One step at a time, she told herself, pulling in a deep breath and moving her hand across the wall.

She found the light switch, flipped it on, but the darkness remained.

"The storm probably knocked out the power," she said, hearing a glimmer of hope in her voice. Without electricity, the security alarm wouldn't work—she turned her head, spied the row of lights glowing from the keypad on the far wall—unless the system was powered by a backup battery source. A high-pitched hum signaled the alarm was engaged, security had been breached. Thirty seconds later, a deafening screech blasted through the night.

Tyler covered his ears to block out the blare. Lydia still held the crumpled paper. If only the rain hadn't smeared the ink.

She tried to recall important dates—birthdays, anniversaries, anything that might be the correct sequence of numbers. She tapped in four digits, pushed enter then waited for the heinous noise to still.

Frantically, she tried another combination. Then another.

A lump clogged Lydia's throat as she blinked back tears that threatened to spill down her cheeks. She wouldn't let Tyler see her cry.

A phone rang, the sound barely audible over the roar of the alarm. She moved into the kitchen, worked her hand across the granite countertop, knocked the phone off the receiver, then somehow managed to grab it before it fell to the ground.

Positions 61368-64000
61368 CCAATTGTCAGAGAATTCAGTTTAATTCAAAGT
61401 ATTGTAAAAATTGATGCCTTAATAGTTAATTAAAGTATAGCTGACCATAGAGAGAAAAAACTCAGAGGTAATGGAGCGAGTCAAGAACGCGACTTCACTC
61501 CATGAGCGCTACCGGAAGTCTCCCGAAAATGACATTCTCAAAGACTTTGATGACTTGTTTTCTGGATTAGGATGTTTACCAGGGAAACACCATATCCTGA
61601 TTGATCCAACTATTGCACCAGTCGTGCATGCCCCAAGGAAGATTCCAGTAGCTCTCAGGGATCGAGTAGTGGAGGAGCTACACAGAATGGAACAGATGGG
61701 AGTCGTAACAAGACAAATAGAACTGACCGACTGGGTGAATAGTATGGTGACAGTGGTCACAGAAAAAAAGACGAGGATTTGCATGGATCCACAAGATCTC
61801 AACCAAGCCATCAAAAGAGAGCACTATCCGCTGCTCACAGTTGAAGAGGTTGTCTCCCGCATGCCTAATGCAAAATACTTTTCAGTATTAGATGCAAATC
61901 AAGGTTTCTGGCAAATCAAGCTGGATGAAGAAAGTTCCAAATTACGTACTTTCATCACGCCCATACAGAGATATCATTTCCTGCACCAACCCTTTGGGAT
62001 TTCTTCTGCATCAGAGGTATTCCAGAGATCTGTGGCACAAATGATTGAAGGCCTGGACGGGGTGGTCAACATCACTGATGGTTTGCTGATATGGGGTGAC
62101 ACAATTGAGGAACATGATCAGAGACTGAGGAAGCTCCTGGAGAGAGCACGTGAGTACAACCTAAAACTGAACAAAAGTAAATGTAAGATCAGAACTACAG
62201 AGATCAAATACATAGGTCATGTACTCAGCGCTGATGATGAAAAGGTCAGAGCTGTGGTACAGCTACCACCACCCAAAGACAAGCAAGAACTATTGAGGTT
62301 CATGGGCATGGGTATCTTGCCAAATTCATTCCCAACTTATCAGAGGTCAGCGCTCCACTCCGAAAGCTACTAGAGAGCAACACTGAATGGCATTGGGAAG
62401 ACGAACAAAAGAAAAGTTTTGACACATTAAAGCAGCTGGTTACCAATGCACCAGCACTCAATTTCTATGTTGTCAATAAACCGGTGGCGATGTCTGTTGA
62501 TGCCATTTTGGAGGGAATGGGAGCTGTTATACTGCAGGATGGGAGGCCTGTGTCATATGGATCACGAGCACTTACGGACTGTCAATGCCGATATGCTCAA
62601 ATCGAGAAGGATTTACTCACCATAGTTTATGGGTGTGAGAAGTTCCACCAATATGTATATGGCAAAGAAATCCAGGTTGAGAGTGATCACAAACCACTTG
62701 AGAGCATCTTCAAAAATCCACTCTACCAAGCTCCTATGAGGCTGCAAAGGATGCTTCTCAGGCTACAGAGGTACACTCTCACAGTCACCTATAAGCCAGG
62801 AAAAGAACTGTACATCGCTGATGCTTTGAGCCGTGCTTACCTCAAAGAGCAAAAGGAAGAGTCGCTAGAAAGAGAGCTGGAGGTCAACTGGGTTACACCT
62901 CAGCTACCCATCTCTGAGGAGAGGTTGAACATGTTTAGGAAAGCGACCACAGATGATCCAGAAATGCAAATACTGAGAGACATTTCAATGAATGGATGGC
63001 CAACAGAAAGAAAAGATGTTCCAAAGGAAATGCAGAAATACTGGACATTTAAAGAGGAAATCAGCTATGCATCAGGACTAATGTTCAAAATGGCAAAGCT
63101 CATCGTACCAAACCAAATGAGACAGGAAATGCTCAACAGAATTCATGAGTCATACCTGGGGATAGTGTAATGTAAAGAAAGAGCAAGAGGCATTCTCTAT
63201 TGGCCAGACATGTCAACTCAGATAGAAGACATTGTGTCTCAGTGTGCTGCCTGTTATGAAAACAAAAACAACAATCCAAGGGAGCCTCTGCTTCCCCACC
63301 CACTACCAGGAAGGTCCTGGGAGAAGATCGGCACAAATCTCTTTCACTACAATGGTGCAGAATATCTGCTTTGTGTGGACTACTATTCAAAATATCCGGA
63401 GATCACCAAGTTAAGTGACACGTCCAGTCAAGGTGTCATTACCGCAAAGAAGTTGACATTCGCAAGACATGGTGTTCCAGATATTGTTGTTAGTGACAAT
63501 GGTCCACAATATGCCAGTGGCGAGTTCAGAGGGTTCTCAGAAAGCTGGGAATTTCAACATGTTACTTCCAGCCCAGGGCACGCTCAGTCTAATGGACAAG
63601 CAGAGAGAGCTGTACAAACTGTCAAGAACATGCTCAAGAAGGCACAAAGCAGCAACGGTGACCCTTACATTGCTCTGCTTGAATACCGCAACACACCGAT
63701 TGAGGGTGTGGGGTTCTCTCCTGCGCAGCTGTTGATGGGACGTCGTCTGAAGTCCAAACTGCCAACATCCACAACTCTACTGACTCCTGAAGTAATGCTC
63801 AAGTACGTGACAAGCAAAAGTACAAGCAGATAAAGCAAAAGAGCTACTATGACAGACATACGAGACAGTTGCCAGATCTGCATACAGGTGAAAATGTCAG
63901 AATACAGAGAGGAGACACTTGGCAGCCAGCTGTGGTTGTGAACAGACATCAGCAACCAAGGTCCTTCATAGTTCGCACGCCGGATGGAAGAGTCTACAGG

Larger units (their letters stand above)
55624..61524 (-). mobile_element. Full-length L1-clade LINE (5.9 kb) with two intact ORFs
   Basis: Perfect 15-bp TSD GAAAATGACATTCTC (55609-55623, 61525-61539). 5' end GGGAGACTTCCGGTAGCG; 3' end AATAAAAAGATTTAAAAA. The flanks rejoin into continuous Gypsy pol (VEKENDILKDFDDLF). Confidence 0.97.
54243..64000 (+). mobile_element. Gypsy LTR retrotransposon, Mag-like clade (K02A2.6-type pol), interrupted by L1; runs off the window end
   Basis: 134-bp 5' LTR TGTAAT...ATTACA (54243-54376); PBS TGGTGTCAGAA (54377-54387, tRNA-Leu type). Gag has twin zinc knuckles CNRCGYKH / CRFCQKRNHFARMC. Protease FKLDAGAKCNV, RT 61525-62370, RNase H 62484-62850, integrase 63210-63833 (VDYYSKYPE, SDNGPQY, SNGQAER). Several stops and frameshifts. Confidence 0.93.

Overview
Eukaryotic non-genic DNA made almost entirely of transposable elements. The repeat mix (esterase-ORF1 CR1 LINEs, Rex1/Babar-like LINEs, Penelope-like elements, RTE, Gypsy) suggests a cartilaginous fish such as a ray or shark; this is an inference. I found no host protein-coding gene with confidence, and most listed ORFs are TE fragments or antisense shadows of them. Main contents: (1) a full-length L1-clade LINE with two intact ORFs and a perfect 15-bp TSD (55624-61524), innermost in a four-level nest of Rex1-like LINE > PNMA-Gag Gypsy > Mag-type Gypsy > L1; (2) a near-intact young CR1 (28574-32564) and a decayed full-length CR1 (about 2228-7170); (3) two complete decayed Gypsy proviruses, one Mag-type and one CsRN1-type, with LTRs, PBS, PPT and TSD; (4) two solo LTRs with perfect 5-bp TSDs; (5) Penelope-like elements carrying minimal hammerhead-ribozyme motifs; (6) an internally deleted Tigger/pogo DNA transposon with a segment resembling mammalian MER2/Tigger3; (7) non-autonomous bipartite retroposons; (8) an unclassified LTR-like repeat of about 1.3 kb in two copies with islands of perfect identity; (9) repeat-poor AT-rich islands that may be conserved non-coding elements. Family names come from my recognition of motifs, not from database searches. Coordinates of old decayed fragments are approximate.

"This is Sanctuary Alarm Service," a woman's voice drawled across the line.

Lydia clutched the edge of the kitchen counter as her body slumped with relief. "I'm glad you called. The alarm—"

"Password, please."

"I'm afraid I— You see, my son and I—"


"I'm sorry—"

The phone clicked dead. Lydia dropped it back onto the receiver as Tyler moved closer.

"It's gonna be okay, Mom."

She wrapped her arms around her son. As far as she was concerned, things couldn't get much worse.

Then a beam of light sliced through the darkness as someone pushed the front door open.

Matt Lawson peered into the darkness, saw movement and aimed his gun. "Hold it right there." He raised the flashlight in his left hand. The arc of light broke through the darkness. "Sanctuary Security. Step toward me. Hands in the air."

No reaction. "Now, buddy!"

A woman moved from the shadows. Slender. Five foot six. Shoulder-length blond hair. A child peered around the counter. She shoved him protectively behind her.

"What's going on, ma'am?"

Lightning illuminated the spacious kitchen. Two seconds later, a clap of thunder confirmed a nearby hit.

Why in the world would a woman and child break into one of the prestigious homes on Sanctuary Island? The woman certainly didn't look as if she belonged in the upscale community. Wrinkled clothes. Hair hanging limp around her oval face. She reminded him of a stray cat, needing to be fed.

Matt shook his head ever so slightly. The past year working security on the island must have skewed his common sense. he'd seen plenty of female perpetrators on the streets of Miami.

Didn't matter how pathetic the woman standing before him looked, he'd still have to take her back to the office, question her and, if need be, call in the mainland sheriff's office.

No reason why this scared wisp of a thing couldn't be up to no good in coastal Georgia.

"What's your name, ma'am?"

"Who are you?" she demanded, finally finding her voice.